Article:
Ask the Therapist #1 – Protecting Yourself from Narcissistic Family Abuse & Scapegoating


Contact Info - Glynis Sherwood


by Glynis Sherwood MEd

Each month I will answer a question from a member of my mailing list.  To join my list – and get an in depth free self help resource – hang a right on this page, type in your email address and download my  Ebook – Stop the Struggle: 5 Steps to Breaking Free from Chronic Emotional Pain &  The Dreaded Inner Critic


March 2019 Question:  How Do I Protect Myself from Narcissistic Family Abuse and Scapegoating?

Q:  I’m 32 and, after reading your articles, have just realized that I am the scapegoat of the family.  On the one hand, it’s a bit of a shock but, on the other hand, this has actually been going on since I was a kid. For years my younger brother and my mother have ganged up on me, telling me I’m stupid, ignorant and the cause of their unhappiness and problems.  They make snide remarks in my presence, implying I’m a loser and a failure, even though I have a good job and marriage.

I don’t understand why they treat me this way as all I’ve ever wanted to do is to fit in and feel like I’m part of the family.  I even used to take care of my brother and cooked dinner when we were younger, which mom insisted on so she could get a break. In the meantime, my brother was treated like a prince, though he never lifted a finger around the house, and could do no wrong in my mother’s eyes.  My mother seems to have no appreciation, or memory, for this fact, and my brother acts like I owe him something. I feel hurt and have had enough. What should I do next to look out for myself?


A: I’m very sorry to learn that you have been subjected to family scapegoating.  The two key words that come to mind here are ‘self protection’. You have just passed the first step, ie. gaining the knowledge necessary to have a frame of reference by which to understand what you have been dealing with – a dysfunctional family system, that operates on a victim-perpetrator dynamic.  People are assigned stereotypical roles in these kinds of families, rather than being seen as individuals. In your family’s case, you are the Scapegoat, and your brother is what’s known as the Golden Child. This can be, as you imply, both shocking and enlightening.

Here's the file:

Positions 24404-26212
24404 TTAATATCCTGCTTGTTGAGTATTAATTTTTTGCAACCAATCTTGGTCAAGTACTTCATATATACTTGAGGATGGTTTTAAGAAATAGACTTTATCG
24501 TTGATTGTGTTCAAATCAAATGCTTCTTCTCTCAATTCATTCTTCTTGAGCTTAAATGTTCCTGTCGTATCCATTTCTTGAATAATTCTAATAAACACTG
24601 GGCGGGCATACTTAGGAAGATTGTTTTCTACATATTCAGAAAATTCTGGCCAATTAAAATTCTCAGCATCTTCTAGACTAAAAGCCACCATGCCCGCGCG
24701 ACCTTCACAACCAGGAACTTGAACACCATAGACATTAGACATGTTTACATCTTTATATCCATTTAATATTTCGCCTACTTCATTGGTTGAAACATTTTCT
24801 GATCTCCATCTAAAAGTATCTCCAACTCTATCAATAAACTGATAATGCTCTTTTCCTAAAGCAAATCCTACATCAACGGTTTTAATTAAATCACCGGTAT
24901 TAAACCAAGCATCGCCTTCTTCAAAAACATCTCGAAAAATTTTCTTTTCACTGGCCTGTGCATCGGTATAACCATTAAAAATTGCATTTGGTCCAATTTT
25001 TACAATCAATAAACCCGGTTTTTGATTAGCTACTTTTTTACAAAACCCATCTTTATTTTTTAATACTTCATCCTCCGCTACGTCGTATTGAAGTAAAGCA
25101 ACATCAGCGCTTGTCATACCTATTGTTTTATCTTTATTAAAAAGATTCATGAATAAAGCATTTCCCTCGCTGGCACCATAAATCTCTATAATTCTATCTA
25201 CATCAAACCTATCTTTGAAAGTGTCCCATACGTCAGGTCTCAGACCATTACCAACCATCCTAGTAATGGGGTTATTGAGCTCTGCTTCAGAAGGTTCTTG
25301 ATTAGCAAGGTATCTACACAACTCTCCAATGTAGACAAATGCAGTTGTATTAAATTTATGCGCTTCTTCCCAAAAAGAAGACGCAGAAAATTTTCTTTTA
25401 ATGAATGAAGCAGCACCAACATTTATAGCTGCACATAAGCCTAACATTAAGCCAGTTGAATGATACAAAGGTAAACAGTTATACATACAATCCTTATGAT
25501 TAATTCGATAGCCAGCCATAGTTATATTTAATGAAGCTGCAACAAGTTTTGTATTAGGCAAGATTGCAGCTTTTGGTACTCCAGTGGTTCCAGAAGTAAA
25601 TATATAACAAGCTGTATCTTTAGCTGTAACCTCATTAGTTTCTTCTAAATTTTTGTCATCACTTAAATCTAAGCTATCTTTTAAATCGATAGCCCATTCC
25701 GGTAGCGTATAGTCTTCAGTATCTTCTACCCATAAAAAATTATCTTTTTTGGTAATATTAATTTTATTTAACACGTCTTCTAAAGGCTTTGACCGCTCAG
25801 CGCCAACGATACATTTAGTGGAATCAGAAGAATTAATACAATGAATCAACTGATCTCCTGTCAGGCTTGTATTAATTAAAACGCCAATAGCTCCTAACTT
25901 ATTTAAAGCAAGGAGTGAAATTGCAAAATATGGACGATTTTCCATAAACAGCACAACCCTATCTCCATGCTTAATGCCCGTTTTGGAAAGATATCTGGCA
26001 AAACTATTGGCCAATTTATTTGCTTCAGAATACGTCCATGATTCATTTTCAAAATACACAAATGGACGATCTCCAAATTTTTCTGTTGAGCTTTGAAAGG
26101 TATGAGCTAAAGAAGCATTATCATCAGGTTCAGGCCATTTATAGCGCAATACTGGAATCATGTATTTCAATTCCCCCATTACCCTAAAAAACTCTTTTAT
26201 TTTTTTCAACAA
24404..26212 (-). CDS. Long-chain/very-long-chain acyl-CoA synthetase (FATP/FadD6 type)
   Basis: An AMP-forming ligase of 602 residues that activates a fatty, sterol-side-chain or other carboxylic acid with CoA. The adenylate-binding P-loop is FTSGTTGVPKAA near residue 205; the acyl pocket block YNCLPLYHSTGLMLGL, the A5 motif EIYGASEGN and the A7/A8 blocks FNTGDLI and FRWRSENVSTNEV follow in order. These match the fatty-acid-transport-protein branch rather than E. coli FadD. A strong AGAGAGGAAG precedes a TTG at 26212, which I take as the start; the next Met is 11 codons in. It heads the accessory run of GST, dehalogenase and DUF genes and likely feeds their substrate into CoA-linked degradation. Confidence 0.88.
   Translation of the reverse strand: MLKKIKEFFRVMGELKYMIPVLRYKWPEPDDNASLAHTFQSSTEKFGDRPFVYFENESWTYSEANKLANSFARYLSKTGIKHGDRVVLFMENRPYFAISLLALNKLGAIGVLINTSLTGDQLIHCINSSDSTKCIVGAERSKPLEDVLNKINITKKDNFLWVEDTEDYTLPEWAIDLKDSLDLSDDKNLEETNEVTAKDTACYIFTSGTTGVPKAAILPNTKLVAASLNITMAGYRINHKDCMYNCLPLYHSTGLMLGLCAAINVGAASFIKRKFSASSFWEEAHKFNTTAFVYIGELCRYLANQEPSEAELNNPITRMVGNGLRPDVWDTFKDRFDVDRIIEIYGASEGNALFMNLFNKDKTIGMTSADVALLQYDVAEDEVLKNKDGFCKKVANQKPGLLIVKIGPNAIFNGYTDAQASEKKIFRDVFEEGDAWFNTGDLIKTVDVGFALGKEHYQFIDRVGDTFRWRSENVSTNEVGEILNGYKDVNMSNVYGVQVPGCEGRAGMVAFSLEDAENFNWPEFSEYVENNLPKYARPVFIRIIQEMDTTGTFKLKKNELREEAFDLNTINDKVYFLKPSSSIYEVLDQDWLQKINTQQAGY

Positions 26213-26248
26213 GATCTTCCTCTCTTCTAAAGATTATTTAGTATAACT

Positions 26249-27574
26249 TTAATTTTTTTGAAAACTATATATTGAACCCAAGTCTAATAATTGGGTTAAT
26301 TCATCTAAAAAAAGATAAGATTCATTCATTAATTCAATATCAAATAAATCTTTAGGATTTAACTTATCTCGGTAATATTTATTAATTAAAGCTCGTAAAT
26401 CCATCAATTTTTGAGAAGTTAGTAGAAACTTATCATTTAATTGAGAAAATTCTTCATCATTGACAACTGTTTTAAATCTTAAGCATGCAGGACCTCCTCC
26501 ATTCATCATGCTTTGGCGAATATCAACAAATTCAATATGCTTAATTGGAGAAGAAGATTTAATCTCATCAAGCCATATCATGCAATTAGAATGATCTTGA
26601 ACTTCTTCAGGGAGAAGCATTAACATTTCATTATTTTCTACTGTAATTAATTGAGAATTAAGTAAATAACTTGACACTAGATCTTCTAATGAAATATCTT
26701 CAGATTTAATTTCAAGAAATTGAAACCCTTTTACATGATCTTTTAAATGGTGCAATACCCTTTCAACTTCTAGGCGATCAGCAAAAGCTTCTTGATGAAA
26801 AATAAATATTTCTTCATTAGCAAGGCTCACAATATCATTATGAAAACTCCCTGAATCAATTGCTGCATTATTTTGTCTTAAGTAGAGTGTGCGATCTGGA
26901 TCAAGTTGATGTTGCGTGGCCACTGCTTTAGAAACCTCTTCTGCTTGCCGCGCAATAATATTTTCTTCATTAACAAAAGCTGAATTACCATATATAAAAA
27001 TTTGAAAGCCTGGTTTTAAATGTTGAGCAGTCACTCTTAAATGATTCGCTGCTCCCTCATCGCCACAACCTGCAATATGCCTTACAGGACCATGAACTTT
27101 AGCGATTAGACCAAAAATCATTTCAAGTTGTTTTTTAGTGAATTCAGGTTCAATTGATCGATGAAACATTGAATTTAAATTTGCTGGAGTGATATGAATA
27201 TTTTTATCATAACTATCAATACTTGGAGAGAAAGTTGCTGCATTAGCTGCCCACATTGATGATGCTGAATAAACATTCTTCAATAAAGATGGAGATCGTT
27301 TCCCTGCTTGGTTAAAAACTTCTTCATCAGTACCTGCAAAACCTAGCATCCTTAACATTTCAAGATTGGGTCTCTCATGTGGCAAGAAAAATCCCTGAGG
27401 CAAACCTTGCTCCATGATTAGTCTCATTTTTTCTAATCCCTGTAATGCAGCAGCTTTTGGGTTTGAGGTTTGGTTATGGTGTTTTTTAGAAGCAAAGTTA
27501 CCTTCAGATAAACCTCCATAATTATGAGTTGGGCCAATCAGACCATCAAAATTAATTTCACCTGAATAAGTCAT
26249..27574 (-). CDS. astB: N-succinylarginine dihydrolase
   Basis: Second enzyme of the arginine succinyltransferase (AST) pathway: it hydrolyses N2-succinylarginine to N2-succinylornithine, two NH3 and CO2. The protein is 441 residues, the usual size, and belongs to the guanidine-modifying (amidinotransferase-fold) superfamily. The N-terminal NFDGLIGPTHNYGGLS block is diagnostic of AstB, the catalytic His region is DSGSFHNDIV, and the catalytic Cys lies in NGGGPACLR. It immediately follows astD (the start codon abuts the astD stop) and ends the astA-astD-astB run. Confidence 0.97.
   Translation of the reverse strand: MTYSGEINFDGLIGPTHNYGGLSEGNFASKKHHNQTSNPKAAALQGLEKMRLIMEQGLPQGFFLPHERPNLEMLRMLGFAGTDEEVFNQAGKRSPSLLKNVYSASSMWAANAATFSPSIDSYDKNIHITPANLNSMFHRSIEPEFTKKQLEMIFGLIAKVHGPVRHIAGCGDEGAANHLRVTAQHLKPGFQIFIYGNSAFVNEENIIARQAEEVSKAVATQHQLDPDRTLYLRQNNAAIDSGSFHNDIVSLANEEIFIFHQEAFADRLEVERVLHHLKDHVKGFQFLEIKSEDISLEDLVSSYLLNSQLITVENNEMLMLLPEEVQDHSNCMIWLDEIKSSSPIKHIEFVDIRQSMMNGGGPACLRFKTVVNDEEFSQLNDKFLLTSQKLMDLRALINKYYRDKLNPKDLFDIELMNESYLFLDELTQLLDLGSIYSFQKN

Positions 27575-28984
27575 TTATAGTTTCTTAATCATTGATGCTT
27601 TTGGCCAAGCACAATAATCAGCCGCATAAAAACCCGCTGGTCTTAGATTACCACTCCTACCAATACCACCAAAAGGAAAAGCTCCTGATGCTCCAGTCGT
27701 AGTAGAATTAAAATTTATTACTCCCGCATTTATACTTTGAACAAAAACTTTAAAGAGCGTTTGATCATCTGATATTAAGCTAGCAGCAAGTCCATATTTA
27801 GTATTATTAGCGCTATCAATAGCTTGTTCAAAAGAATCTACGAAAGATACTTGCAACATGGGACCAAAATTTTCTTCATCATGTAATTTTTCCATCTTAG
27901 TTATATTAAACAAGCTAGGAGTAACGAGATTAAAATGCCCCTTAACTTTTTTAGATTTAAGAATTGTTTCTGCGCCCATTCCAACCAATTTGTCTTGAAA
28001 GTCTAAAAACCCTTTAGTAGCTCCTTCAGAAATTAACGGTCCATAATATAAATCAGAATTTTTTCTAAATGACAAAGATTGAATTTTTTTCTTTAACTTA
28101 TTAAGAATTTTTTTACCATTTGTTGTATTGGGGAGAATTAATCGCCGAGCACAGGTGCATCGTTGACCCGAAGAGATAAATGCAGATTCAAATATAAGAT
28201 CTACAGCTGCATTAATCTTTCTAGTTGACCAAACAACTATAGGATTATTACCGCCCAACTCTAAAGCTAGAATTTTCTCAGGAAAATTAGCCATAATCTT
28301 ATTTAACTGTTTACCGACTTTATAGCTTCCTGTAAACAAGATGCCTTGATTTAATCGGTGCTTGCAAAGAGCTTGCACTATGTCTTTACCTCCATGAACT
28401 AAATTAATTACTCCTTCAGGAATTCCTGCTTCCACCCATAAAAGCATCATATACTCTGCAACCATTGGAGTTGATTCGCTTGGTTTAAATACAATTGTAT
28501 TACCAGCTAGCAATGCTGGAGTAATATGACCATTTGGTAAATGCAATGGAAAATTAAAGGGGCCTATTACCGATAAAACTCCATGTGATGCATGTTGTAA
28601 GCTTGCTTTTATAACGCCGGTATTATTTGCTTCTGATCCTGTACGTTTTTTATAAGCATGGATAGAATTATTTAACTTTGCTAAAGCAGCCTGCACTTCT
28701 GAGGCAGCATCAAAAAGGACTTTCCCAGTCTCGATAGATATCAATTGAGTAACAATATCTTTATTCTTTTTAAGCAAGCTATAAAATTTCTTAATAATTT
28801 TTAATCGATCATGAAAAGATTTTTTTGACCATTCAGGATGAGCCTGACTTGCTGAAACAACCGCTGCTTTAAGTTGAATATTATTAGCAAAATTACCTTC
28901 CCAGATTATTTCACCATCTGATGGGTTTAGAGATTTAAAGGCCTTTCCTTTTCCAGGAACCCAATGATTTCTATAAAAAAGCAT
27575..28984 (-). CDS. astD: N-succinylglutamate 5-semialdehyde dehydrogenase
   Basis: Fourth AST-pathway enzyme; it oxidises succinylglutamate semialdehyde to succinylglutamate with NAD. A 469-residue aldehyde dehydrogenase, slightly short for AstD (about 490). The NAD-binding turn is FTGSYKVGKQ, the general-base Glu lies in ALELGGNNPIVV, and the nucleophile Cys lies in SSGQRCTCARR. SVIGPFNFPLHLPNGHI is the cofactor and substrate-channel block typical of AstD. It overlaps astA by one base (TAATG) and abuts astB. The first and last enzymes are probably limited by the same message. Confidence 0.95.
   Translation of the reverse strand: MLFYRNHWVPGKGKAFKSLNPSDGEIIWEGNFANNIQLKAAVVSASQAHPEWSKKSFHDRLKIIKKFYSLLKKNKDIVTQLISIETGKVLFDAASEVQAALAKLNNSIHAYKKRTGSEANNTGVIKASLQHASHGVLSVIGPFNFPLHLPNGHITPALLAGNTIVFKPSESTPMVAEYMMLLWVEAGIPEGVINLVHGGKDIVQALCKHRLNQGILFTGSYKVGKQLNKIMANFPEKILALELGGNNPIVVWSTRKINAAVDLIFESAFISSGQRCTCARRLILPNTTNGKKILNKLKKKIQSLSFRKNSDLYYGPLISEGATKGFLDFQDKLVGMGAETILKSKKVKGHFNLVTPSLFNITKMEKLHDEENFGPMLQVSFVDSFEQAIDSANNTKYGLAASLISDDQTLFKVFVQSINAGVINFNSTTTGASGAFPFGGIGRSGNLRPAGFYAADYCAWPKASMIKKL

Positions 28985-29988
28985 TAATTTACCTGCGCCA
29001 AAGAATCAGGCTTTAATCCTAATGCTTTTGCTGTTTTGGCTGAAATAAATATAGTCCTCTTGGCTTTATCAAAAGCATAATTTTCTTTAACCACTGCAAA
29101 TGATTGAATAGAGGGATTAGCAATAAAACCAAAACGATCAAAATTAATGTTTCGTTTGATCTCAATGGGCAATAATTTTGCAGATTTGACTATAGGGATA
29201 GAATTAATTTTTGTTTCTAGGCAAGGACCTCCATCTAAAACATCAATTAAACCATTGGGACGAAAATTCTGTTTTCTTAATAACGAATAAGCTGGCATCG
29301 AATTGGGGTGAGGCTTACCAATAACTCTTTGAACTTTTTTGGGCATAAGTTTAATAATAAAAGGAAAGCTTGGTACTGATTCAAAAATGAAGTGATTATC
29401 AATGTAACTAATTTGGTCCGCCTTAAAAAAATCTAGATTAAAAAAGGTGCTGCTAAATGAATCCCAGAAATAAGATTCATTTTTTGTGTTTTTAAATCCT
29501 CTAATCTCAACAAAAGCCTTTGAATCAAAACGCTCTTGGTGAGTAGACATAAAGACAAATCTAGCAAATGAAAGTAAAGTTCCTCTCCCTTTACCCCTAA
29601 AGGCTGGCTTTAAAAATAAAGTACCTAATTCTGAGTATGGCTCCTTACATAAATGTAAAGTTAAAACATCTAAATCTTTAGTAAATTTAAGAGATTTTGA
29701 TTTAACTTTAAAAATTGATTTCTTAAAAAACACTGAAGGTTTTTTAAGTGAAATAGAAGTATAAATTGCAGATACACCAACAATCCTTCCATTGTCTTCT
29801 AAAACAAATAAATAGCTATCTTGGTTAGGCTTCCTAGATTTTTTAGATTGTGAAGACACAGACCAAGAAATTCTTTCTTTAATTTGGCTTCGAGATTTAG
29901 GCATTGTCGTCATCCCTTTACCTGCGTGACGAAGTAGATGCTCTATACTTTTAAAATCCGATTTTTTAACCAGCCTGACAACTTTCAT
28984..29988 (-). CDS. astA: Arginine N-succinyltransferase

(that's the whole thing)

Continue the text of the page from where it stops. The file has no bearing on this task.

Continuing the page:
Your next step would be to use this enlightened understanding to begin to make decisions about how to act on your own behalf, and in the spirit of mental health, moving forward.  Using the information you have gained as a jumping off point, what insights are you gaining – not only about family scapegoating – but your own role in this drama that you would like to change?  For example, putting other people first who don’t treat you right, in an attempt to gain approval that never comes.

This brings us to the next step – determining what actions or behavior change to initiate that will help you feel more protected.  You will need a game plan for this. For example: Do you need to withdraw from the conflict by either refusing to take the bait or get into an argument?  Do you need to stop trying to get through to family who have shown no interest in hearing, never mind respecting, your point of view? What kind of limits do you need to set with family members?  Do you need to go low or no contact? How will you respond should abusive family members push back?

Last but certainly not least is attending to Emotional First Aid.  Family scapegoating is a devastating form of abuse that can leave targets feeling deeply distressed, anxious, grief stricken and unsure of themselves and their self worth.  These effects can last a lifetime if steps aren’t taken to change this.

Minimizing or ending contact with abusive family members, though it initially may be disorienting, should begin to settle down your nervous system and bring greater peace of mind.  Use this time to focus on self care and healing.

You may find that you waver.  If that happens, remind yourself of the damage that has occurred that led to your decision to set firmer boundaries, and what you hope to gain by doing this.  Write all of this down. This will help you greatly if you are having a bad day, as you can quickly get back in touch with your reality-based motivation for putting your foot down.  There will likely be some form of fear, loneliness and/or false guilt that you need to resolve.

People who pull back from scapegoating family dynamics also tend to experience a lot of grief – both for the family they never had, and will likely not ever get to have. It is important to seek support from others as you navigate this difficult time.

If you are unable to find this support, it may be beneficial to seek counseling.  You need to work with a therapist who understands the devastating nature of scapegoating and narcissistic abuse, the need to limit contact and to process deep loss and betrayal with a supportive witness.

Need help dealing with family scapegoating or narcissistic abuse? Request a Counselling Appointment with Glynis Sherwood

Counseling and Therapy is available by Video around the world.

Glynis Sherwood – MEd is a Counseling Therapist specializing in recovery from the pain of Childhood Abuse and Neglect, Family Scapegoating, Chronic Anxiety and Grief, Relationship Problems,  and Love Addiction.